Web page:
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unite our human nature to the Deity; in the spiritual and mystical, it pleases God to unite the person of every believer to the person of the Son of God: our souls are too narrow to bless God enough for these incomprehensible mercies; mercies wherein he hath preferred us (be it spoken with all godly lowliness) to the blessed angels of heaven, “ For verily he took not upon him the nature of angels, but he took on him the seed of Abraham,” Heb. ii. 16. Neither hath he made those glorious spirits members of his mystical body; but his saints, whom he hath (as it were) so incorporated, that they are become his body, and he theirs ; according to that of the divine apostle,

For as the body is one, and hath many members, and all the members of that one body being many are one body, so also is Christ,” 1 Cor. xii. 12. Sect. V. This union set forth by the compari

son of the husband and wife. Next hereunto there is no resemblance of this mystery, either more frequent or more full of lively expression, than that of the conjugal union betwixt the husband and wife. Christ is, as the Head, so the Husband of the church; the church, and every believing soul, is the spouse of this heavenly Bridegroom, whom he marrieth unto himself for ever“ in righteousness, and in judgment, and in loving-kindness, and in mercies,” Isa. lxii. 5; Hos. ii. 19. And this match thus made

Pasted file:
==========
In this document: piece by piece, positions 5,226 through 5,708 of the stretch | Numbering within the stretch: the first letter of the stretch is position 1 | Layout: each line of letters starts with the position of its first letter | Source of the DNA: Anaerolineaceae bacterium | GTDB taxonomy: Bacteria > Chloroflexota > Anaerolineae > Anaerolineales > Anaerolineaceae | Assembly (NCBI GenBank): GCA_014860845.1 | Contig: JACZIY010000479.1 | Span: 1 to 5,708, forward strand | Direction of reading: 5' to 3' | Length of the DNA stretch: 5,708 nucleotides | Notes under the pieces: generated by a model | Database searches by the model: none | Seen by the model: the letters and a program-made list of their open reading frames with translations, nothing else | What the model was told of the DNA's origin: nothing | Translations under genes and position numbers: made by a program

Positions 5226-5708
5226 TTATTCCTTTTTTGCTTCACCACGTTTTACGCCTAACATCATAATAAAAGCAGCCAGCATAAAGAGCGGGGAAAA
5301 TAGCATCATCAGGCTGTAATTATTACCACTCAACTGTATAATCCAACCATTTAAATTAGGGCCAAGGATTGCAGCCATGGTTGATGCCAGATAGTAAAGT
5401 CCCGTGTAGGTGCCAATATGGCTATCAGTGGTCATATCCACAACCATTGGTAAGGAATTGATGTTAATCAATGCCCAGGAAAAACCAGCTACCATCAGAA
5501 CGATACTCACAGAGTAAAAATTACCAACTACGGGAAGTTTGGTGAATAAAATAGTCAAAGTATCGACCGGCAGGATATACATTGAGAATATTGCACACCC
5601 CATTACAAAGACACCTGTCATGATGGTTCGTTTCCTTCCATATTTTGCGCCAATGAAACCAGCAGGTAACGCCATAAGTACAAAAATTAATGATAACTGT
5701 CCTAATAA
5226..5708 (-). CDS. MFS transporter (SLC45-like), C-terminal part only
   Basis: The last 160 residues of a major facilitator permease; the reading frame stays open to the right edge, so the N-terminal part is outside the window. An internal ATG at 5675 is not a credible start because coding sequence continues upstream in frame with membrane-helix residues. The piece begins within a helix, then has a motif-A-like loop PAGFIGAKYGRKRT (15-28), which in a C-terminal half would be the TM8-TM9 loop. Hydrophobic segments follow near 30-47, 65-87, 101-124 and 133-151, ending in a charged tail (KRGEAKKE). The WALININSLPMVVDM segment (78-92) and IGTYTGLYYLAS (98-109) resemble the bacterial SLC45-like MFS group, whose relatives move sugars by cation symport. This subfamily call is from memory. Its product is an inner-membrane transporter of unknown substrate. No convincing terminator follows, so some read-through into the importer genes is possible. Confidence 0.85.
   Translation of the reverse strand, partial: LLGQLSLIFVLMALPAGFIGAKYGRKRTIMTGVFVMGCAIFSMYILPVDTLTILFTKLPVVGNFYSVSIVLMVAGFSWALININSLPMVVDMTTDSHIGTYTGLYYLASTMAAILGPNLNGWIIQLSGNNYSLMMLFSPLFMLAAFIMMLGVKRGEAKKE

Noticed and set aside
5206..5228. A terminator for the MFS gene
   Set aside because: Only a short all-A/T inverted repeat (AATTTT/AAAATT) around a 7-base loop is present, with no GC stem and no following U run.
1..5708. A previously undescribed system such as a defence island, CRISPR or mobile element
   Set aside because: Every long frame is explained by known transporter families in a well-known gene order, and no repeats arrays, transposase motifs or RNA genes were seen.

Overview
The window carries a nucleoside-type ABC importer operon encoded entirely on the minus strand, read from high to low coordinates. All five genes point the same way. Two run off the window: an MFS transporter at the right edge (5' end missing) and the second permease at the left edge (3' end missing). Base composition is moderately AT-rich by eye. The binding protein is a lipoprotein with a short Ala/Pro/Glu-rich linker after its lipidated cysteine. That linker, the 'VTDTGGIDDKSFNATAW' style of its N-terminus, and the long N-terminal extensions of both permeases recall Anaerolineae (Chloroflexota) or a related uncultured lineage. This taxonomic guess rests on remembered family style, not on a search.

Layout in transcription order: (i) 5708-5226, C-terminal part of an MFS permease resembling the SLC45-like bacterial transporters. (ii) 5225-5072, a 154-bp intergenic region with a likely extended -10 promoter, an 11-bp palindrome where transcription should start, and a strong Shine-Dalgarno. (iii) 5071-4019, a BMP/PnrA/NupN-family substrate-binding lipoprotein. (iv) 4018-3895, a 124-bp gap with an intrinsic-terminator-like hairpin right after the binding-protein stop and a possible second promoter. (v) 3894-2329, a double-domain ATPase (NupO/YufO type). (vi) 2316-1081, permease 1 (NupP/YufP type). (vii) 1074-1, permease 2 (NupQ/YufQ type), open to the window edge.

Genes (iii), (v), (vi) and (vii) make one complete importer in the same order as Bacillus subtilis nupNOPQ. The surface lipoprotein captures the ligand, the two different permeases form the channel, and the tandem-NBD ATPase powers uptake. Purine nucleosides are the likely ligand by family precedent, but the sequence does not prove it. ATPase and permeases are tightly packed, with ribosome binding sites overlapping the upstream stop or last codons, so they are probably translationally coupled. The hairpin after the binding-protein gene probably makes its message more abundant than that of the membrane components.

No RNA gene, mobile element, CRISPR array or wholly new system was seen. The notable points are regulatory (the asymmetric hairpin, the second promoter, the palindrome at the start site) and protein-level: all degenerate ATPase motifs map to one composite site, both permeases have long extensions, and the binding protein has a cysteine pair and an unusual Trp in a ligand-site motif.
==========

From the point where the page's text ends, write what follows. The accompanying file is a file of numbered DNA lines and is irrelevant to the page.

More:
fulfils that decretive word of the Almighty, “ They twain shall be one flesh,” Eph. v. 31; Gen. ii. 24. Oh happy conjunction of the second Adam with her who was taken out of his most precious side! Oh heavenly and complete marriage, wherein God the Father brings and gives the bride! Gen. ii, 22. “All that the Father giveth me shall come to me,' saith Christ, John vi. 37: wherein God the Son receives the bride as mutually partaking of the same nature ; and can say, “ This is now bone of my bone, and flesh of my flesh,” John i. 14; Gen. xxii. 3: wherein God the Holy Ghost knits our wills in a full and glad consent to the full consummation of this blessed wedlock: and those whom God hath thus joined together, let no man (no devil can) put asunder. What is there, then, which an affectionate husband can withhold from a dear wife? He that hath given himself to her, what can he refuse to impart? He that hath made himself one with her, how can he be divided from his other self? Some wild fancies there are that have framed the links of marriage of such brittle stuff, as that they may be snapped in sunder upon every slight occasion; but He who ordained it in Paradise, for an earthly representation of this heavenly union betwixt Christ and his church, hath made that and his own indissoluble. Here is no contract in the future, which upon some intervening accidents may be remitted, but “I am my well-beloved's, and my well-beloved is mine," Cant. vi. 3; ii. 16; and therefore each is so the other's, that neither of them is their own. Oh the comfortable mystery of our uniting to the Son of God! “ The wife hath not power of her own body, but the husband," 1 Cor. vii. 4. We are at thy disposing, O blessed Saviour, we are not our own; neither art thou so absolutely thine, as that we may not (through thine infinite mercy) claim an interest in thee. Thou hast given us such a right in thyself, as that we are bold to lay challenge to all that is thine ; to thy love, to thy merits, to thy blessings, to thy glory. It was wont of old to be the plea of the Roman wives to their husbands, Where thou art Caius, I am Caia; and now, in our present marriages, we have not stuck to say, “With all my worldly goods I thee endow:” and if it be thus in our imperfect conjunctions here upon earth, how much more in that exquisite oneness which is betwixt thee, O blessed Saviour, and thy dearest spouse, the church! What is it, then, that can hinder us from a sweet and heavenly fruition of thee? Is it the loathsome condition of our nature? Thou sawest this before, and yet